Helen Clark, administrator of the United Nations Development Program, said that doing business in Africa could even provide an impetus for revitalizing the Japanese economy.
“In advanced economies like Japan, my own country and Europe, the demographics are that we are not going to be growing our populations and our demand,” the former prime minister of New Zealand told Asahi Shimbun reporters. “So the growth of markets is unquestionably in developing countries, and Africa is the latest region to ride the wave of growing demand and growing middle class.
“So I think there are huge opportunities in Africa for Japanese companies.”
She said that continued aid to build infrastructure, improve education opportunities and train workers in Africa will also be crucial.
Clark was speaking on the opening day of the Fifth Tokyo International Conference on African Development (TICAD) in Yokohama.
Leaders from 51 African nations and representatives of international organizations involved in African development are attending the three-day conference.
At the opening ceremony, Prime Minister Shinzo Abe pledged to extend up to 3.2 trillion yen in public- and private-sector projects to assist African development. He stressed that private investment was needed in Africa, and that cooperation between the private sector and government was important for that purpose.
Clark said the landscape of African development has changed “like night and day” since Japan hosted its first TICAD meeting in 1993. She said many African nations are now eager to get on the fast track to becoming emerging economies.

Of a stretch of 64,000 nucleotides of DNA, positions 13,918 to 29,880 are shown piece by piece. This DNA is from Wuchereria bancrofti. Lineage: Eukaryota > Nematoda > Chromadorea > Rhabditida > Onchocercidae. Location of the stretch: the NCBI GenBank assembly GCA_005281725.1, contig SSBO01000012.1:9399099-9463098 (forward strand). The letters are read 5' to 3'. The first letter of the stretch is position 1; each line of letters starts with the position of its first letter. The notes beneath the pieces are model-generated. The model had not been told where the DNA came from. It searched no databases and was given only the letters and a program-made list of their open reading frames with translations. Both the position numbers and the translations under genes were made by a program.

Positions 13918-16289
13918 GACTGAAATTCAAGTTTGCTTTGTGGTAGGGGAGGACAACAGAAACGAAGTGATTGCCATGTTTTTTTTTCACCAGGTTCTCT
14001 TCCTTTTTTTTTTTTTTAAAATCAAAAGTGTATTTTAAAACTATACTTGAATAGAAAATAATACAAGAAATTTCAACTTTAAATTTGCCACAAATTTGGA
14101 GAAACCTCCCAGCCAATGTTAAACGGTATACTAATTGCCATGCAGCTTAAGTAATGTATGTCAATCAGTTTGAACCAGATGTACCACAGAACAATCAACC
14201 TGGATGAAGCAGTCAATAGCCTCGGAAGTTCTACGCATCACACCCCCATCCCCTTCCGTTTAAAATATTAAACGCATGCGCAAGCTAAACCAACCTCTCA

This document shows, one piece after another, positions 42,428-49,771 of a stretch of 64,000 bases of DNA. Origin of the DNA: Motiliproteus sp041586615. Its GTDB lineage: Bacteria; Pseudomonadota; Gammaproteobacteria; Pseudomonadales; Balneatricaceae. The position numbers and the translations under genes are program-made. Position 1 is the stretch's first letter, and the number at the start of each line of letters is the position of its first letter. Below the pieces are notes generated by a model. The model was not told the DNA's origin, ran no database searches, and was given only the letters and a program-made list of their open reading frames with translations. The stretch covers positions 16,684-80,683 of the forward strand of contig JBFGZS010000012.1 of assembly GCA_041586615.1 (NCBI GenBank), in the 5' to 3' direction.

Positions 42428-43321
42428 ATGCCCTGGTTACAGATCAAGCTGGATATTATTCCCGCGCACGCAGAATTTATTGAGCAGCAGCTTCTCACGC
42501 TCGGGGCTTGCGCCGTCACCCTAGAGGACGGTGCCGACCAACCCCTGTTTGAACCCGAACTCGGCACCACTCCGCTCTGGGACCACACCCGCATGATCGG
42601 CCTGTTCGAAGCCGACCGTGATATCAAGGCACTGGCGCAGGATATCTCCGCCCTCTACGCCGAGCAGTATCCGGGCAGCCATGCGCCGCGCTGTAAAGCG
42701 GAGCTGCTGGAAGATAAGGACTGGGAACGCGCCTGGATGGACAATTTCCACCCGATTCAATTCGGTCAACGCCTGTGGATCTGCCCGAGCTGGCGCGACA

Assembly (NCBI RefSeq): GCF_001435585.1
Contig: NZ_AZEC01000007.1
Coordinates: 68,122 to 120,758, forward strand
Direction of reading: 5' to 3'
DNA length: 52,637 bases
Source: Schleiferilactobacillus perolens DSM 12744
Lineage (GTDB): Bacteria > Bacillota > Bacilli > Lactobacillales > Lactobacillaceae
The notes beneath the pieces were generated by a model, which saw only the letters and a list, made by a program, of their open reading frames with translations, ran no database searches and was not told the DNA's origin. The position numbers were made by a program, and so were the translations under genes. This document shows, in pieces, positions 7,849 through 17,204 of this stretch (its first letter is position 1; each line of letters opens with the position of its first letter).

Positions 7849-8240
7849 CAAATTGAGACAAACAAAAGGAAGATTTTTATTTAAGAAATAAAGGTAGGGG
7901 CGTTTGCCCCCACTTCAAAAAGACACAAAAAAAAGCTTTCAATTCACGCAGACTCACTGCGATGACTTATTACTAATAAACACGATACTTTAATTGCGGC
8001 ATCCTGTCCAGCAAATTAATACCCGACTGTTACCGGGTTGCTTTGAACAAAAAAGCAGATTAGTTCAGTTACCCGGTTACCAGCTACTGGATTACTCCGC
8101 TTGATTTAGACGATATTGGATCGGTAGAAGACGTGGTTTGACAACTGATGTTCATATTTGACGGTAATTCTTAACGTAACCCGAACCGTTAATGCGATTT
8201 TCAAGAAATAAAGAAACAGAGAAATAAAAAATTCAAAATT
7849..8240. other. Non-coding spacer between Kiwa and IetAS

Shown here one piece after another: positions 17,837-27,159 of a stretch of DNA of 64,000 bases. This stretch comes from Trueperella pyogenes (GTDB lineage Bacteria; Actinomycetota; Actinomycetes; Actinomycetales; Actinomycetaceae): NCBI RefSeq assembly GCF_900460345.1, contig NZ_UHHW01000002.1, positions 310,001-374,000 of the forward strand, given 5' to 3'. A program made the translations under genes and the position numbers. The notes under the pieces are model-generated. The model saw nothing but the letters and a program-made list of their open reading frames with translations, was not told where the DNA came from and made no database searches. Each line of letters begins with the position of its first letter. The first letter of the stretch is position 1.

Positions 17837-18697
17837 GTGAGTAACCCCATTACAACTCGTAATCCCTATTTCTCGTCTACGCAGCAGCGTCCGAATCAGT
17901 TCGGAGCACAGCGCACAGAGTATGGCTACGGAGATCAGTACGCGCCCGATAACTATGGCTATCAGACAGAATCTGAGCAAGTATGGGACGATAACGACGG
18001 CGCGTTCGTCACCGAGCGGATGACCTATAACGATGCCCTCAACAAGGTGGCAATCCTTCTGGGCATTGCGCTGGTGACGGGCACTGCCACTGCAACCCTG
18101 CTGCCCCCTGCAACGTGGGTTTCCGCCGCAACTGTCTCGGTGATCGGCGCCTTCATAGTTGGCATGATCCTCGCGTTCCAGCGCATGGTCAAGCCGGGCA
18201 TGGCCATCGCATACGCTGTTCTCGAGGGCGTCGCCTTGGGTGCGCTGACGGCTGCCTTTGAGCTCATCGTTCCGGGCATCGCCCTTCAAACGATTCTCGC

She cited the example of Ethiopia, which struggled with devastating famine in the 1980s, but now has one of the fastest growing economies supported by efficient agricultural production.
The emergence of new players on the African development map, including China, which has aggressively engaged in “resources diplomacy,” has greatly changed the atmosphere.
“In general, we can say that development cooperation is quite a crowded place. There are many actors from the global south. As partners, they are growing in their numbers and the scale and size of what they can do,” Clark said. “That means that for the advanced economies to continue to play the role they have in development, they will have to keep in pace with that.”
In the months leading to this year’s TICAD conference, Clark said she was concerned that Japanese businesses may lack the enthusiasm to invest in Africa.
“China, for the last few years, has been talking of locating possibly 80 million jobs offshore in Africa. That’s a lot of jobs,” she said. “Will Japanese companies see the potential of Africa?”
Nevertheless, she said she was confident that Japan will continue to play a key role in African development.
“China in total size of economy has surpassed Japan ... it’s a changing world. But Japan is still, by any standard, going to be a very large, very significant economy,” Clark said.
She also said she looked to Japan’s continued initiative in assisting parts of Africa that are currently hit by conflict, such as Mali. These activities include helping to build livelihoods for youths and women, and encouraging community dialogue between different ethnic groups.
“It’s basic building blocks, and if these things don’t work, you start to have trouble,” she said.
Japan has also contributed $92 million to reduce the impact of climate change. The Japanese funds helped 20 countries develop their own strategies on dealing with the effects of global warming.
Regarding the Millennium Development Goals (MDGs), which include halving the number of people in extreme poverty, Clark acknowledged that some of the goals will not be met by the target year of 2015.
But she said the goals should be considered “successful” in accelerating progress in alleviating such chronic problems as child and maternal mortality, HIV, malaria and tuberculosis, and achieving primary education for children.